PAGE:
March 8 marks International Women’s Day, a day to celebrate women and their accomplishments, and a day to highlight the struggles that still exist for women around the world. Some, like Margaret Wente of The Globe and Mail would say this day is unnecessary, that the the “war for women’s rights is over. And we won.” Others, like Emma Woolley at Shameless Magazine, refute that statement with statistics that show that gross inequalities and injustices remain in women’s lives both at home in North America and abroad, especially in the developing world.
There is no doubt that there is much work to be done, both internationally, as contributors to The Global Food Crisis (Clapp/Cohen) attest, and nationally, as shown in our social work texts, like Cruel But Not Unusual: Violence in Canadian Families (Alaggia/Vine) and Moving Toward Positive Systems of Child and Family Welfare (Cameron et al.). Also troubling are persistent cultural biases in media, as Cheryl Krasnick Warsh explores in her forthcoming collection Gender, Health, and Popular Culture.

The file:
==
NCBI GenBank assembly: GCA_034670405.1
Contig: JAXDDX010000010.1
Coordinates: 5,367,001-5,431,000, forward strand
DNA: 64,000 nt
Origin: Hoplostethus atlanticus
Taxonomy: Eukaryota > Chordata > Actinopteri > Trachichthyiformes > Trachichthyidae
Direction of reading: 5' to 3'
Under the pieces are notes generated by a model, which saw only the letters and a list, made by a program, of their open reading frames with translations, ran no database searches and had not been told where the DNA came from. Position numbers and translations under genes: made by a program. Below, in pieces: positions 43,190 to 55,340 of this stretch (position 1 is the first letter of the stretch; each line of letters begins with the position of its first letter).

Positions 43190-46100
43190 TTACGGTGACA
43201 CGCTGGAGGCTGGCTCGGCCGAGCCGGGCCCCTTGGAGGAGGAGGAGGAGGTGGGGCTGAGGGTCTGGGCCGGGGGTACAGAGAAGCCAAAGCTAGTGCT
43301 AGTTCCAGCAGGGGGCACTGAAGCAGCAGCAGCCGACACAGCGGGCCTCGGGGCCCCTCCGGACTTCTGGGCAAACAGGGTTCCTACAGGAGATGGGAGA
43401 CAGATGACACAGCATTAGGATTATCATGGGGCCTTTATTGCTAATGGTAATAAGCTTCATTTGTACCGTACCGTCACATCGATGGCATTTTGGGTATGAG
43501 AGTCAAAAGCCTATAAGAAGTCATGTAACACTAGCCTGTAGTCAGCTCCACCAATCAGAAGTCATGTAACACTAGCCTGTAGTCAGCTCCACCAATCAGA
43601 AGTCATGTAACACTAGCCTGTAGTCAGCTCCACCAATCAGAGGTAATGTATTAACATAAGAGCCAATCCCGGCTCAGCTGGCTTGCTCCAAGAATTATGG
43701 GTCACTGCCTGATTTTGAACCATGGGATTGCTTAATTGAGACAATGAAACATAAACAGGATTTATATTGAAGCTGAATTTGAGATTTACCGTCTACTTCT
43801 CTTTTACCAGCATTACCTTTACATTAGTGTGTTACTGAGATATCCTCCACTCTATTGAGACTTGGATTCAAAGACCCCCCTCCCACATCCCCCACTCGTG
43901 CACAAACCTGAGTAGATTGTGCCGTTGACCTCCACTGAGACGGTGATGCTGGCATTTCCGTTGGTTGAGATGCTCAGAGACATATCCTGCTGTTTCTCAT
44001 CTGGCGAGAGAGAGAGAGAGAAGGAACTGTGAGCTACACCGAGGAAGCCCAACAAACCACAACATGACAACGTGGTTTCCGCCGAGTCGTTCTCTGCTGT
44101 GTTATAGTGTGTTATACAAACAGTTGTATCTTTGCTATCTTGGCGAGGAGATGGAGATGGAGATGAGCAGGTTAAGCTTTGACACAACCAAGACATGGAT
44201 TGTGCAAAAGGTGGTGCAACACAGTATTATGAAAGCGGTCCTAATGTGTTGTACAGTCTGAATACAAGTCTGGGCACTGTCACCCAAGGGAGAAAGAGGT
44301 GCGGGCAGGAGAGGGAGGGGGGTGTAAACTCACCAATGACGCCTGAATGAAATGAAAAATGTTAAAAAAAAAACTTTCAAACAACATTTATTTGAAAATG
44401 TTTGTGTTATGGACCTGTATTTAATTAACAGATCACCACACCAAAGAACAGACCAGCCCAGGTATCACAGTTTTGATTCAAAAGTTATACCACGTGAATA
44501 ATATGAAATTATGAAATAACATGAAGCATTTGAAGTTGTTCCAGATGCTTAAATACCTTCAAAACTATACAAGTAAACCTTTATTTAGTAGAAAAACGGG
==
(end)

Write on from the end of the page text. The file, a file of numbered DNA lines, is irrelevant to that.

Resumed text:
But our books also explore the roles and celebrate the accomplishments of women in literature, the arts, politics, and other areas. On this day we celebrate the women who are the authors of these books and the women about whom they are written. Here is just a selection of our women’s studies titles:
The Gendered Screen: Canadian Women Filmmakers (Brenda Austin-Smith and George Melnyk, editors)
Wider Boundaries of Daring: The Modernist Impulse in Canadian Women’s Poetry (Di Brandt and Barbara Godard, editors)
Textual Mothers/Maternal Texts: Motherhood in Contemporary Women’s Literatures (Elizabeth Podnieks and Andrea O’Reilly, editors)
Minds of Our Own: Inventing Feminist Scholarship and Women’s Studies in Canada and Quebec (Wendy Robbins, Meg Luxton, Margrit Eichler, and Francine Descarries, editors)
Florence Nightingale on Women, Medicine, Midwifery, and Prostitution, CWFN Vol. 8 (Lynn McDonald, editor)
Canadian Women in Print, 1750–1918 (Carole Gerson)
Beyond Bylines: Media Workers and Women’s Rights in Canada (Barbara M. Freeman)